Chapters 10, 11 & 12, pages 226-299 in HTML and CSS: Design and Build Websites

by Jon Duckett

Chapter 10

  1. Why is imagining that every HTML element has an invisible box around it key to understanding CSS?

    It is easier to customize and design a page when you imagine that each HTML element has its own box. Each box can be created to look different (color/background/text/border/size).

  2. Please define each of these four terms: selector, declaration, property, and value.

    A selector indicates which section the styled rule will apply to.

    A declaration indicates how the sections will be styled.

    There are two parts to a declaration: property (font-family, width, height, color, border) and value (font type, color). Property and value are separated by a colon. There can be more than one property and value in a declaration, and is separated using a semi-colon.

  3. According to the text what are all the pros and cons of using external versus internal style sheets? On page 241 does the textbook recommend internal or external style sheets? What do most authors (and JT) always consider best practice?

    Pros of external style sheets: It can be used for multiple pages and can be changed using one CSS style sheet. External style sheets keep your content separate from “how your page looks.” It makes loading a page faster, and is easier to read the code. I don’t see any CONS to using an external style sheet, however an internal style sheet is not recommended for a website with multiple pages (generally websites have more than one page).

  4. What are browser quirks? How do you make sure your designs aren't affected by them?

    Browser quirks or CSS bugs are what happens when a page is not displaying the way it was intended. To check for these quirks you need to see what your page looks like in different browsers or go to: or

Chapter 11

  1. What does the color property allow you to do?

    Allows you to specify color for text and backgrounds.

  2. On page 252 what are the three different ways to specify colors in a CSS rule? Which one of the three has a very limited palette and is not very useful?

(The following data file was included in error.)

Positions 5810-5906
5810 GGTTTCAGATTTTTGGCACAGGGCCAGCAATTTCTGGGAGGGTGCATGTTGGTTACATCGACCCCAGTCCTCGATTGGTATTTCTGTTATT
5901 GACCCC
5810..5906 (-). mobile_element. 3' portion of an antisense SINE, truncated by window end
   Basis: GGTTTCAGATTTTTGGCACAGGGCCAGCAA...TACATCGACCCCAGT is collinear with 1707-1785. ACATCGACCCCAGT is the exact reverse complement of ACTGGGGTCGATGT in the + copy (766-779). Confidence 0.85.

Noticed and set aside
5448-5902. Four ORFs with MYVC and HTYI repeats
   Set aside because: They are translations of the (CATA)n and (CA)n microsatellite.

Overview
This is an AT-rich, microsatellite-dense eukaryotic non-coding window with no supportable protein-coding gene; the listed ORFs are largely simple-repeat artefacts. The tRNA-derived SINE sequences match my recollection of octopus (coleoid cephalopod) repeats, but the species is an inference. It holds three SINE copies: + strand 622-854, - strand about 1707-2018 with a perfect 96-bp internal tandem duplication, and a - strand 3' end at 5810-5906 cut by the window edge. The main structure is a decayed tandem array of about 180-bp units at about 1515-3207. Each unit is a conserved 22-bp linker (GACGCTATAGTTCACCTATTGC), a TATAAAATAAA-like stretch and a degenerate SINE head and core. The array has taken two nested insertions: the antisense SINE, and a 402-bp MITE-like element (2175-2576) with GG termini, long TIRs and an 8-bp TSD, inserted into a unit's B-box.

RGB Values, HEX Codes, and Color names. Color names are the most limited and not used often.

  3. How do you make reversed text (light color on dark background) more readable?

    High or medium contrast on a dark background will make it easier to read.

  4. 4. Why is the CSS3 opacity property so cool?

    It adds depth to a page (RGBA)

Chapter 12

  1. What is the difference between serif and san-serif type faces?

    Serif type fonts, used in print for “long passages,” have more detail on the ends of each letter, and are “easier to read.” (Georgia, Times, Times New Roman)

    San-serif texts do not have details and are easier to read when using smaller text sizes. (Arial, Verdana, Helvetica)

    Monospace letters are all the same width, and is a common font used for code (b/c alignment is square.

  2. Please describe in detail what a font stack and why you would want to use one. Based on the example serif font stack at the bottom of page 270, please type out an equivalent san-serif type stack starting with Verdana.

    A font stack is basically an “order” of font preferences that may not be available on some programs or browsers. Font stacks are used to indicate typefaces (sans-serif, serif etc.)

    Font Stack Example: font-family: Helvetica, Verdana, sans-serif

  3. 3. Most of the things you can do with the text-decoration property make designers cringe, because they are ugly, ineffective, or annoying. According to the textbook what is the one common thing designers use the text-decoration property for (bottom of page 282)?

    Designers most often use text-decoration to remove the underline of hypertext.

  4. What is leading and how does it affect readability?

    Leading is a term used to refer to the vertical empty space between lines of text. If there is not enough white space between lines of text, then it becomes hard to read.

  5. Much as I love this textbook, page 284, is just plain wrong on several counts. Kerning is a much more specialized term mostly related to type design. What they are talking about and is controlled by the letter-spacing property is called tracking. Most importantly word-spacing never increases readability. Repeat after me: word-spacing never increases readability.

    Word spacing does not increase readability.

  6. What two pseudo-classes allow you to change the look of your links?

    (:link) and (:visited link)

  7. What three pseudo-classes allow you to change how a user interacts with links?